Memory Cards
Let Your Guilt Flag Fly

Oh, just...BAH

First, the insanity report: I took both boys to the doctor's office today for check-ups. Approximately seven hours later I emerged from the little exam room, only to smack face-first into a wall, probably from a combination of plunging blood sugar* and the disorientation that comes right after one loses one's soul, as mine flew out the window sometime around the moment right after both boys had their meaty thighs stabbed with needles and started screeeeeeeeeeaming and screeeeeeeeeeeeeeaming and I figured WHAT THE HELL, LET'S BREAK SOME FACIAL BONES WHILE WE'RE AT IT.

*My plans to eat lunch before the appointment** were derailed by a leaking poopy diaper, of the Turn This Car Around And Head Home, Oh My Hell Variety. I grabbed a half-empty and fully-stale bag of chocolate graham cracker bears in a panic since I did That Thing you're never supposed to do, That Thing Where You Leave Your Toddler In The Car While You Run Inside To Change The Baby's Diaper Real Quick But Then The Baby Pees On His Head And It All Takes Much Longer Than You Planned, but then Noah ended up demanding most of the chocolate graham cracker bears, which I served to him in a plastic snack cup I found under the driver's seat. Man, I hadn't seen that snack cup in like, a good six months.

**The appointment was at 1:45, or so I was told by our appointment card AND when they called to confirm yesterday, which was when I was also reminded to arrive 15 minutes early. So I did. At 1:30. When I was told that no, our appointment was at 2:00, but you know, they sometimes bump the appointment time up by 15 minutes to ensure that you do truly arrive 15 minutes early. Good luck trying to point out the flaw in that math there, for future reference. Just sit the fuck down and watch PBS Sprout for a full half hour while dreaming of the bagel place across the street, but WHATEVER, you have TWO CHILDREN NOW***, running across the street for a bagel will take 45 minutes and two additional wardrobe changes, at least.

***I had a lot more getting-out-of-the-house-related whining things to write about, but as we were leaving I watched a woman get out of the elevator with her three-year-old daughter and newborn twins. That made me realize that hey! I should totally trying shutting up every once in awhile.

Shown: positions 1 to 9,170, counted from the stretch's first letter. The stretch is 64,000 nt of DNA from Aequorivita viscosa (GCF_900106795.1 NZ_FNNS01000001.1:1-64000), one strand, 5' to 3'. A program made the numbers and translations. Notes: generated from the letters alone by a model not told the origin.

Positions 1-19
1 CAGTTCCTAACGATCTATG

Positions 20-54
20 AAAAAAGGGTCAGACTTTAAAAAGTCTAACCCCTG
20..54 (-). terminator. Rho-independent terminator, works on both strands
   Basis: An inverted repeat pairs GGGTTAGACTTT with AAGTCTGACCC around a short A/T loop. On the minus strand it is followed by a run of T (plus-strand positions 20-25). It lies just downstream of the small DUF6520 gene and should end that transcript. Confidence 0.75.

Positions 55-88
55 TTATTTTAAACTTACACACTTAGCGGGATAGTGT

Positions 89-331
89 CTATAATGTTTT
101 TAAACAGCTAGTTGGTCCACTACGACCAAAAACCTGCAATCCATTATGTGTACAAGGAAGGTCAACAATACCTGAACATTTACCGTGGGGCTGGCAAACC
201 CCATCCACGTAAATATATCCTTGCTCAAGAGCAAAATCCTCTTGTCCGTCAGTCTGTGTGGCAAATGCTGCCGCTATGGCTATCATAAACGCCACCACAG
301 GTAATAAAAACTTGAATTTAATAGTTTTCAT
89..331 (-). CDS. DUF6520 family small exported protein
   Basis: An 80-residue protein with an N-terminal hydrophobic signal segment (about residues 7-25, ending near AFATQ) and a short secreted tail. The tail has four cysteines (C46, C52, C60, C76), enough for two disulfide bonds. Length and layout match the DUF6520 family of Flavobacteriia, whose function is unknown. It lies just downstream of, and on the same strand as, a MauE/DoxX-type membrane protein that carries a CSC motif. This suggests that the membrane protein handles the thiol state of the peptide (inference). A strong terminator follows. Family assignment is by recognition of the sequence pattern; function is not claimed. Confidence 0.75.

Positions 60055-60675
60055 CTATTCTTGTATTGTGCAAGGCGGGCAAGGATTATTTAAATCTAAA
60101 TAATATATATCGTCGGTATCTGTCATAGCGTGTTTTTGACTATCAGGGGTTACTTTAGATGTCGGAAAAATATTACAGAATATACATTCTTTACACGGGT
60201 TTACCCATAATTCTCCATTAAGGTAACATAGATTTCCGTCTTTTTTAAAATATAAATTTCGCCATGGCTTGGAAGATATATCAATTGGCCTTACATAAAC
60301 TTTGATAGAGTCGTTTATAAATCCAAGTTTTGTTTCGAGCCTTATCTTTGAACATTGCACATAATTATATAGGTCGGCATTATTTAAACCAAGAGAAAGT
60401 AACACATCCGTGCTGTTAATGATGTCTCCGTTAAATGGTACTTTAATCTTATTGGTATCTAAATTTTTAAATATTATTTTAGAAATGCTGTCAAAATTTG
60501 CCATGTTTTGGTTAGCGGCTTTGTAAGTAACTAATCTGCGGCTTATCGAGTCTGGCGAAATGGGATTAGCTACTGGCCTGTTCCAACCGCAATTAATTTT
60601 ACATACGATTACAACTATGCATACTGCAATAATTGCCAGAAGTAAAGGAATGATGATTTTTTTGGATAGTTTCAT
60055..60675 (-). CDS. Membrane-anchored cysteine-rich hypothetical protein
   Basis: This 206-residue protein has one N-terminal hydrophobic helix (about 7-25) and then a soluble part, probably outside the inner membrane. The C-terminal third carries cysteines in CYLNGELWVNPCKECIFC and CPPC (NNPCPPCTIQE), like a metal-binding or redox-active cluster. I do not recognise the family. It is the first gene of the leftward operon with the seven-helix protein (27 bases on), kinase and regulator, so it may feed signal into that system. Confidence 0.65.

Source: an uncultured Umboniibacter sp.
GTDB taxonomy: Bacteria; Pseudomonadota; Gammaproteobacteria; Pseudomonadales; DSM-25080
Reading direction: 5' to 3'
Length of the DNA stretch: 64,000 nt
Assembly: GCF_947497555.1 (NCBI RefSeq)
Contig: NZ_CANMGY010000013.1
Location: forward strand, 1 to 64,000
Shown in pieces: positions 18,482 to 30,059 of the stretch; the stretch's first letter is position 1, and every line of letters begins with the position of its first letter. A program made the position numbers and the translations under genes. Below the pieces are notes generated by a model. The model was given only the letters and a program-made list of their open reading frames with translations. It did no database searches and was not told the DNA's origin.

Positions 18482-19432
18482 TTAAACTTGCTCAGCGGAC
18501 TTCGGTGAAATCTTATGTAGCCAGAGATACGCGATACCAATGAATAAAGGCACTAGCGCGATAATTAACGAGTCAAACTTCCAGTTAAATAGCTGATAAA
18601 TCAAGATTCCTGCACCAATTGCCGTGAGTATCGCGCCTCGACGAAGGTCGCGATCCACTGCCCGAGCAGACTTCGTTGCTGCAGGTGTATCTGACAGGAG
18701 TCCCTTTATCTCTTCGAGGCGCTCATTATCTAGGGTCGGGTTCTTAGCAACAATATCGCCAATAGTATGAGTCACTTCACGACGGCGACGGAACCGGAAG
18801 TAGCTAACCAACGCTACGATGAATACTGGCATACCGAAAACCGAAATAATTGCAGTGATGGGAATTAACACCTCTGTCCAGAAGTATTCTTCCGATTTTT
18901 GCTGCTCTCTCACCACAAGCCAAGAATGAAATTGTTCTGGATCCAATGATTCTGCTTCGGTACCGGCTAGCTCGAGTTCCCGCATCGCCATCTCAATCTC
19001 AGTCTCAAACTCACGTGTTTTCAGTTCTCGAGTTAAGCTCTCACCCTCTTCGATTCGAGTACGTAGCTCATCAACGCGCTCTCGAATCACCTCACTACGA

Second, the Ezra report. He now weighs 10 pounds, 7 ounces and is 23 inches long. 75th percentile for weight, 90th for height. 100th percentile for absolute perfection.

Third, the Noah report.

Oh, Noah.

You have my permission to skip the next bit,  particularly if half-formed, reactionary tantrums of misplaced rage are not entirely your thing. My anger and sorrow are kind of still shooting out all over the place, probably missing the proper targets, fizzling out like my hair is made of stray electrical wires.

Noah's speech and sensory delays -- you know, the ones our county told us were All Good, All Fixed, Bye-Bye Now! back in June -- now appear to be bordering on "severe."

My final conversations with Early Intervention went something like this:

"I'm still REALLY concerned about his articulation. He's still REALLY hard to understand."

"Pish! And posh! His pronounciation at the single-word level is just fine! His combinations will catch up with practice. Calm down."

"Okay, so...what about the sensory stuff?"

"Mere quirks!"

"Should I be concerned that he can't drink from a cup? That he can't use a fork or a spoon? That he still screams when you brush his teeth or touch his ears? That he won't eat anything other than bread? That he'll go a week without pooping, just because he doesn't want to?

"Look...just...whatever, okay? He's not autistic. It's not apraxia. It's not nearly as terrible as the terrible things we deal with everyday. Can you just sign this paper so we can free up some damn resources already?"